Consolidating or refinancing debt will keep your monthly payments at more acceptable levels even as the Federal Reserve raises interest rates.
Shield your credit score
A strong credit score will help you qualify for the best loan terms and rates.
Aim for a credit score in the 700s or higher, which generally falls within the categories of Good to Excellent credit.
Pay down high balances, dispute errors on your credit report, and consider consolidating high-interest credit card debt.
This will help you improve your credit score.
Reconsider buying a home
Although home prices have cooled down in some areas, the housing market remains competitive with rising mortgage rates.
If you know this will add pressure to your budget, consider renting for a little longer.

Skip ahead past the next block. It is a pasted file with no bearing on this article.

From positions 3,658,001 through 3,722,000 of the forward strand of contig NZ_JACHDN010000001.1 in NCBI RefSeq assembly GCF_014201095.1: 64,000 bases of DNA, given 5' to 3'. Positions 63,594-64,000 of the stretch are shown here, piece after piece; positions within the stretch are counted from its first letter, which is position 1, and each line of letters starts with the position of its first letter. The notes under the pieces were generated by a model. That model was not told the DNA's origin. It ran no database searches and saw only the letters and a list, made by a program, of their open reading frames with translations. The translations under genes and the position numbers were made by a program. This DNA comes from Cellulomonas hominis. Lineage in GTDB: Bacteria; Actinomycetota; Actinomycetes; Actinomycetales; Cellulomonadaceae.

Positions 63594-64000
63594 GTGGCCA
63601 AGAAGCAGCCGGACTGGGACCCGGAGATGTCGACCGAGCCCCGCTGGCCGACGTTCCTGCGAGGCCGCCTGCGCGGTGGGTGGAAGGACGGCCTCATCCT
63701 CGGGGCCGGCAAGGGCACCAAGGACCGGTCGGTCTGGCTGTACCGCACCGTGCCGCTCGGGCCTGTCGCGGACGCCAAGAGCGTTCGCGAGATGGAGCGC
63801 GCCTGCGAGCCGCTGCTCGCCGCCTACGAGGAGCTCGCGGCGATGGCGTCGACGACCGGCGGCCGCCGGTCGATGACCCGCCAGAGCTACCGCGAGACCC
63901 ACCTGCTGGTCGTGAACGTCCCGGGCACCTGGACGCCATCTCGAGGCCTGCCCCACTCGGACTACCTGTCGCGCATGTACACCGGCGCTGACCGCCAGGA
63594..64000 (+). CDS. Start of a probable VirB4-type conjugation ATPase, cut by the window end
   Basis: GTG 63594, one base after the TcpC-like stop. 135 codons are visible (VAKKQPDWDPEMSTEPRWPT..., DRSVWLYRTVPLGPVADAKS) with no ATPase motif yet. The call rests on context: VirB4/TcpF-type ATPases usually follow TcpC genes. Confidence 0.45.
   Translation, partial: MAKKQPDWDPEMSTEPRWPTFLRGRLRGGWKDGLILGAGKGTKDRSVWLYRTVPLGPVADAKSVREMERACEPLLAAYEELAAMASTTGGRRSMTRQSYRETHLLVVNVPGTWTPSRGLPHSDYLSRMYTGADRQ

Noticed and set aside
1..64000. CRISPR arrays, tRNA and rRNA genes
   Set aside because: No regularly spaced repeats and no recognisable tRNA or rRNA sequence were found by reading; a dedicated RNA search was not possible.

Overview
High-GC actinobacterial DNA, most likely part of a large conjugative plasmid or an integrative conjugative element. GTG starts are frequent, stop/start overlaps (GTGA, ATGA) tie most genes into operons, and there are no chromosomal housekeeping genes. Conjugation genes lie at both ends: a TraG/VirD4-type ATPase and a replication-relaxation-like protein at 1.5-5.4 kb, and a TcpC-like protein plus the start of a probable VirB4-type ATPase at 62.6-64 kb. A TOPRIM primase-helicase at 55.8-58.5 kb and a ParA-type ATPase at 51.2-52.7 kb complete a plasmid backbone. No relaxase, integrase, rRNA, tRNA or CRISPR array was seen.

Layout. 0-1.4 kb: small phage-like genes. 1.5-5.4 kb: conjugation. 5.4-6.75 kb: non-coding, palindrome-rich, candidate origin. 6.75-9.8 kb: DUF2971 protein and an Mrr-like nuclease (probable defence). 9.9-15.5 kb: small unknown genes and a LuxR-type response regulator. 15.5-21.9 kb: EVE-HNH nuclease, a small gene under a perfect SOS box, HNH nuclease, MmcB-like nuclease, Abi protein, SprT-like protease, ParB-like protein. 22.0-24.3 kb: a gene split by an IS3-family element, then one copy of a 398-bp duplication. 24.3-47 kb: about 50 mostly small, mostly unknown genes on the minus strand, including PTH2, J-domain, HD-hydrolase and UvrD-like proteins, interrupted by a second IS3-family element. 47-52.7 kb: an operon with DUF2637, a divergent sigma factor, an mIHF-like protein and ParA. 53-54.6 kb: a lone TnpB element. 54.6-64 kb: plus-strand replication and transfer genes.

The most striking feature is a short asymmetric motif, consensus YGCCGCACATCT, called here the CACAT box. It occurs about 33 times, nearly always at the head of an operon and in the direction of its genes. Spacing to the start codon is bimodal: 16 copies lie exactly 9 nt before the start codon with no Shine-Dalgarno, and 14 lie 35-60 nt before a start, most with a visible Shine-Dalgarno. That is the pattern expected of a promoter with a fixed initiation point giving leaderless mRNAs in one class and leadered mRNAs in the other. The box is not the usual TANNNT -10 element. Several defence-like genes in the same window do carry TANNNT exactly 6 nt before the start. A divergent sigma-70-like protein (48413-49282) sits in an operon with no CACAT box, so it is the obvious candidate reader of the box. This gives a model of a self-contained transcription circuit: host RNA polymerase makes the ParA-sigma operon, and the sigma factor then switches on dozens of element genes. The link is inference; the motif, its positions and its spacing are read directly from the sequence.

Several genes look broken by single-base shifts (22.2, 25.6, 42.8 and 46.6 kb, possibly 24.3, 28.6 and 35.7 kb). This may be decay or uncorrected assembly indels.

Plus, losing your job while paying for a mortgage will not help your finances in the short and long terms.
Treat your valuables with care
The ongoing supply chain issues have caused high prices and delays in a number of sectors.
Products such as cars, home materials, furniture, and tech products have become more difficult to get.
With that in mind, make sure you protect what you have already got. If your computer offers a free warranty, sign up to it.
If your car insurance is expensive, consider cutting back on that cost and drive less to keep your asset safe from accidents.
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There are many ways to save money. But some will grant you more interest than others.
In the following content, you can find tips to earn more interest on your savings.
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About the author / Danilo Pereira